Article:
We still don't know how all this can be managed. There are several options and with vSphere 5 these options are even greater although we've lost ESX console. You remember...ESXi doesn't have one.

Let me show you basic diagram....and don't get scared by complexity there are far more complex drawings :-)






I tried to pencil whole solution as described in Part 1 and what kind of management tools you can use to manage every tier of your private cloud. 

With vSphere 5 product line there is an improved web access portal available right after installation of the vCenter. You can find yours on default URL https://vcentername:9443. Current version is more capable than previous one included in vCenter 4.1 and you can do many basic tasks right away.

Most conventional and probably also most used is vSphere client connected to vCenter server. This is feature rich and very intuitive client-server application. However it requires Windows based vCenter server we can now, with version 5, install cost effective linux based option available. VMware calls it vCenter server appliance and there is no need for additional Windows licenses you just download and install ISO. For those who, for any reason, prefers Windows free environment this could be the way forward.

With vSphere client you can do all kind of operations on datacenter, cluster, esx and virtual machine like setup clusters, initiate vmotion, setup DRS, assign datastores, setup alarms and of course deploy virtual machines and appliances (from OVF files or other sources) in addition to this  vCenter can be enriched with plugins such as for Update Manager for interaction with VMware Update manager patching solution, Operations Manager plugin for capacity and performance reporting and management or 3rd party plugins like vkernel's vOps. vSphere client is also used to setup permissions and atuhentication options on ESX or vCenter server.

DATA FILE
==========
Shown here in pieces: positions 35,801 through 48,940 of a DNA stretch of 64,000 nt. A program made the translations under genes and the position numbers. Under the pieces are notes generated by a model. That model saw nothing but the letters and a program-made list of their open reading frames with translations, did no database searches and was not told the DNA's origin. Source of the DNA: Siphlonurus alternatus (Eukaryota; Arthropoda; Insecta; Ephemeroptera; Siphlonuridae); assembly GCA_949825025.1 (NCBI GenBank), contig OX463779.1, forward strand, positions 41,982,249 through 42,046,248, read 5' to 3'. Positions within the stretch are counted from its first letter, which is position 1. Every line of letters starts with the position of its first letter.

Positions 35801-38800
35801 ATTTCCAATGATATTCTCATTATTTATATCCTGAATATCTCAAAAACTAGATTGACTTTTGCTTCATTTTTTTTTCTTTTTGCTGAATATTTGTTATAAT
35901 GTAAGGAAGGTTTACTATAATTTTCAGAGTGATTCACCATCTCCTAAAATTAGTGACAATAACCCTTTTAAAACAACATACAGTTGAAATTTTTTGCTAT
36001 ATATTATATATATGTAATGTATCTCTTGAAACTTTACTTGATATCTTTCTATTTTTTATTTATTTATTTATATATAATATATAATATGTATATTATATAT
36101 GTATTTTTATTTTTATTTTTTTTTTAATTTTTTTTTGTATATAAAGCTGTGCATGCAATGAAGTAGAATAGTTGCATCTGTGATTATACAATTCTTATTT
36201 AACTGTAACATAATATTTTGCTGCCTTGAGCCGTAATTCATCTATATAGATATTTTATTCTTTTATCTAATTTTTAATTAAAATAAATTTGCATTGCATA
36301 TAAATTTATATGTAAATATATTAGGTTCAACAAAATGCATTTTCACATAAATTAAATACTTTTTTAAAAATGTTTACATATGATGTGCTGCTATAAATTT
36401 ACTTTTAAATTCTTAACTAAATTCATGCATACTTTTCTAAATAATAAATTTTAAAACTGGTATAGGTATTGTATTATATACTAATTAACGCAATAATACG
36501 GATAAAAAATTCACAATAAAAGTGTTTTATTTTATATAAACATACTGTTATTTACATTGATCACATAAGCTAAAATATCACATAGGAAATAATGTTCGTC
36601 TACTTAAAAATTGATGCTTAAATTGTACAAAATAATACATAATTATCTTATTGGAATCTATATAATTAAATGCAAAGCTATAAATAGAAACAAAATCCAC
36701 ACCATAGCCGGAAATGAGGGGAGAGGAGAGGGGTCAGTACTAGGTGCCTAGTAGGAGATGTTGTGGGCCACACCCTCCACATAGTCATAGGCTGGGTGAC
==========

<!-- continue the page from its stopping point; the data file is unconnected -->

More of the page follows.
For multiple vCenter servers there is an option to create linked mode vCenters where you can join  and create hierarchy similar to domain and have one tree of all of your datacenters and clusters with less administration overhead.

Less convenient but very flexible is powercli, this is vmware addition to standard powershell framework and you can do all kinds of "en masse" tasks which are usually hard to perform or very complicated in terms of complexity. Imagine you need to perform change of policies for multipathing on 100+ SAN datastores or obtain ESX CPU, MEM and NIC info for multiple clusters connected to same vCenter. That is quite complicated and complex task to be performed through client. On top powercli you can have PowerGUI. This is free 3rd party tool with additional powerpacks for VMware so you can do less scripting and more queries and reporting right from the graphical interface. I'm talking little bit more about this brilliant tool in my previous post.

Another option, to perform tasks through command line, is esxcli you can compare this one to the powercli but it uses native vmware command line syntax where you can execute various configuration commands and is meant to be used for ESX(i) management directly.

On the picture above, you may notice additional "management" console called VMware VDR (vmware data recovery), it is not used as management tool for ESX or vCenter elements but it's rather used for managing backups of virtual machines. With basic installation you already have possibility to leverage from VCB (VMware consolidate backup) which you can use to backup whole     virtual machine files. You can download VCB from VMware for free  but going forward strategy is to use VDR as it is easier to manage and maintain. VDR is downloadable appliance in form of OVF file so you can easily deploy it within your infrastructure and utilize native ESX(i) functionality like snapshots and clones to create one centralized store of your backed up VMs.